Sweden's Meraf Bahta (R) celebrates after winning the Women's 5000m final ahead of second-placed Netherlands' Sifan Hassan (L) during the European Athletics Championships at the Letzigrund stadium in Zurich on August 16, 2014
Zurich (AFP) - The promise of Dutch delight turned to despair – and ultimately silver and bronze consolation - in the dramatic closing stages of the women’s 5,000m final on the penultimate day of the European Athletics Championships in Zurich.
Less than 24 hours after winning the 1500m final (on a night when Dafne Schippers completed a 100m sprint double), Sifan Hassan was closing on what would have been a famous double of her own and a record-equalling fourth for the Netherlands as she surged from seventh at the bell to the shoulder of Sweden’s Meraf Bahta coming into the home straight.
A similar tactic had won the 21-year-old Ethiopian-born woman her metric mile crown in convincing fashion but this time she came up against an unyielding rival in Bahta.
The Eritrean refugee had pushed the pace from two laps out and dug deep to hold on for victory in 15min 31.39sec.
Hassan had to be content with silver, finishing 0.40sec, with her Dutch team-mate Susan Kuijken coming through for bronze and Jo Pavey, the 40-year-old 10,000m winner from Great Britain, down in seventh.
"With 100m to go I knew that nobody could beat me," said Bahta.
"I was never afraid to lose the duel with Hassan. This is my first time running for Sweden. It is great for me to hear the anthem for the first time."
The battle for first place in the medal table edged marginally in favour of France after wins for Renaud Lavillenie in the men’s pole vault and Christelle Daunay in the women’s marathon.
They have seven golds now, the same tally as Britain, but with 18 medals in all, three more than their rivals.
Lavillenie has been untouchable in 2014 and the Olympic champion extended his winning streak to a 20th competition with just two vaults.
After entering at 5.65m and clearing that at the first attempt, the Frenchman just needed a second time success at 5.90 to claim the gold.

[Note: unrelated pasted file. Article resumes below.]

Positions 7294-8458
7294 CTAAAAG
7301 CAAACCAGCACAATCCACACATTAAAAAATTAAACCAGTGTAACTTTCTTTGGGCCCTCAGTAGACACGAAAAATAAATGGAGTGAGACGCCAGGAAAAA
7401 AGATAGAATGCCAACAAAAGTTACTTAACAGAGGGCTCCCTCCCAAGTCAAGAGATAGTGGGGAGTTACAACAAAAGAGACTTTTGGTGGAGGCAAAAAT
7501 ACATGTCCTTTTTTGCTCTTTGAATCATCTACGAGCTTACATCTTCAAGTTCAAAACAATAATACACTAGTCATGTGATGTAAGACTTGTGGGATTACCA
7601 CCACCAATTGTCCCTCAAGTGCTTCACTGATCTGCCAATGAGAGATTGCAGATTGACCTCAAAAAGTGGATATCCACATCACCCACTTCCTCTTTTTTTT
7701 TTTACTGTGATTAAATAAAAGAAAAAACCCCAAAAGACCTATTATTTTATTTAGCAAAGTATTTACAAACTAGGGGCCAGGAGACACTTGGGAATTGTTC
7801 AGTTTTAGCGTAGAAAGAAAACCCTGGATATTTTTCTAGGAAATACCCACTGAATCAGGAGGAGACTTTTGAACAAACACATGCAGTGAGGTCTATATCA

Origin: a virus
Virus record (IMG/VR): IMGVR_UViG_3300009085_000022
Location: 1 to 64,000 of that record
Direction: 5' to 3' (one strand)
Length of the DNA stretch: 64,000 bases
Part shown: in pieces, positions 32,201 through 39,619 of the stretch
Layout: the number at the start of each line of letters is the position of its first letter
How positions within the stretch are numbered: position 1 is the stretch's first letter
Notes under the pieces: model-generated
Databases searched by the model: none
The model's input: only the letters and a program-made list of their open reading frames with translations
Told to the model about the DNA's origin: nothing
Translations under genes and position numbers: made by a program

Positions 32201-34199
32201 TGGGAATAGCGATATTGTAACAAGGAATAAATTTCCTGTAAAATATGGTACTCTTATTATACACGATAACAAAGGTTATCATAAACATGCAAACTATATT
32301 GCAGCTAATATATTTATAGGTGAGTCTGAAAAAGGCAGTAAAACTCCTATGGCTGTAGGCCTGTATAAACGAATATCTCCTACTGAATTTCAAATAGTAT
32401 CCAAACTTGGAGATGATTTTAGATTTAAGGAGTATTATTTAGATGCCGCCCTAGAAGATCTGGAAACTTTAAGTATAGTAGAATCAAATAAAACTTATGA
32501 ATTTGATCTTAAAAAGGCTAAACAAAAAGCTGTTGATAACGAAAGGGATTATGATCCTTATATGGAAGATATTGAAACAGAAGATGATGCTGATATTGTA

He did, however, attempt to achieve his first 6m-plus vault of the outdoor season but registered three failures at 6.01m – 15cm shy of the world record he set indoors in Donetsk in February.
Daunay is not quite a member of the Fortysomething club – she turns 40 in December – but the French marathon runner maintained the gold standard for the older guard in Zurich, pulling clear after halfway to win the 26.2 mile event in 2 hr 25min 14sec – 13 seconds ahead of the 38-year-old Italian Valeria Straneo.
Farther down the field, there was a race within the race to become the first finisher between 28-year-old triplets from Estonia. It was won by Liina Luik, 29th in 2:41:18. Leila Luik was 43rd and Lily Luik 47th.
The seventh British gold came in the women’s 400m hurdles. Favourite Eilidh Child held on for victory in 54.48sec, 0.08sec ahead of the fast-finishing Ukrainian Anna Titimets.
However, Child’s fellow Scottish Commonwealth Games silver medallist Lynsey Sharp was unable to hang on after going our hard and fast in a bold defence of her 800m title.
She was caught and passed 80m from the line by Maryna Arzamasova, the Belarus athlete prevailing in 1 min 58.15sec. The consolation for Sharp was not just the silver but also a Scottish record: 1:58.80.
In the women’s discus Croatia’s Sandra Perkovic, the reigning world and Olympic champion, claimed gold with a 71.08m world lead and national record in the fifth round
The men’s hammer was a dramatic affair, Olympic champion Krisztian Parrs requiring a world leading throw of 82.69m in the final round to retain his title.
In the women’s triple jump Ukraine’s Olha Saladukha completed a hat-trick of titles, a second round effort of 14.73m edging out Russian Yekaterina Koneva by just 4cm.